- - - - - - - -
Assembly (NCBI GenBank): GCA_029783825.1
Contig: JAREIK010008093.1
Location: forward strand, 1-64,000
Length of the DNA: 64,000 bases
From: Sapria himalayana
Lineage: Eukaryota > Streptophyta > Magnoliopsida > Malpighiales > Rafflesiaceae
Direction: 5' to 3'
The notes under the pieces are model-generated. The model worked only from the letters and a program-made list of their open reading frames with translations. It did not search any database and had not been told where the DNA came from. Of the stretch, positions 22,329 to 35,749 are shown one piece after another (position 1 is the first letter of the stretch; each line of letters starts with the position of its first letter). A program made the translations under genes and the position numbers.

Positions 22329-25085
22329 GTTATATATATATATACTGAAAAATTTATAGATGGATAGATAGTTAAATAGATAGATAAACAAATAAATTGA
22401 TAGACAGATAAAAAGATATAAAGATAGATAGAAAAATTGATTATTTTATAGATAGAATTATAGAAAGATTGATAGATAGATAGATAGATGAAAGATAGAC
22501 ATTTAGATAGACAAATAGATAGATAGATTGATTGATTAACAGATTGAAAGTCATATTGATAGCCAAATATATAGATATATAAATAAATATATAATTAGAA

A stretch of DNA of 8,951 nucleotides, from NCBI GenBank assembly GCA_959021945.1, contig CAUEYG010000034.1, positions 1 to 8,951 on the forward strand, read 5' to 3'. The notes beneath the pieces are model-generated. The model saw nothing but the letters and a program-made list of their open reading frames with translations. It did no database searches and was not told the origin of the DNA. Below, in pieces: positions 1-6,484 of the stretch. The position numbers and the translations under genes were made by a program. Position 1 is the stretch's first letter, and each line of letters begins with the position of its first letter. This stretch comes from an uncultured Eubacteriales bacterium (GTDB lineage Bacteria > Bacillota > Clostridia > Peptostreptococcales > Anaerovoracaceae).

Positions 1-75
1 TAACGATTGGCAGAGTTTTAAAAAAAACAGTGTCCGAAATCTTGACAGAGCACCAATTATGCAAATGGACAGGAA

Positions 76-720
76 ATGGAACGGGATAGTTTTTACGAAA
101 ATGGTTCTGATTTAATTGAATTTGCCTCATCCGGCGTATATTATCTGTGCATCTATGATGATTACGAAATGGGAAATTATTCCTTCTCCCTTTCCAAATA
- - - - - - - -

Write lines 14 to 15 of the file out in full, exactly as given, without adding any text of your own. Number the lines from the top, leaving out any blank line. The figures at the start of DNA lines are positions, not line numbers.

Positions 1-75
1 TAACGATTGGCAGAGTTTTAAAAAAAACAGTGTCCGAAATCTTGACAGAGCACCAATTATGCAAATGGACAGGAA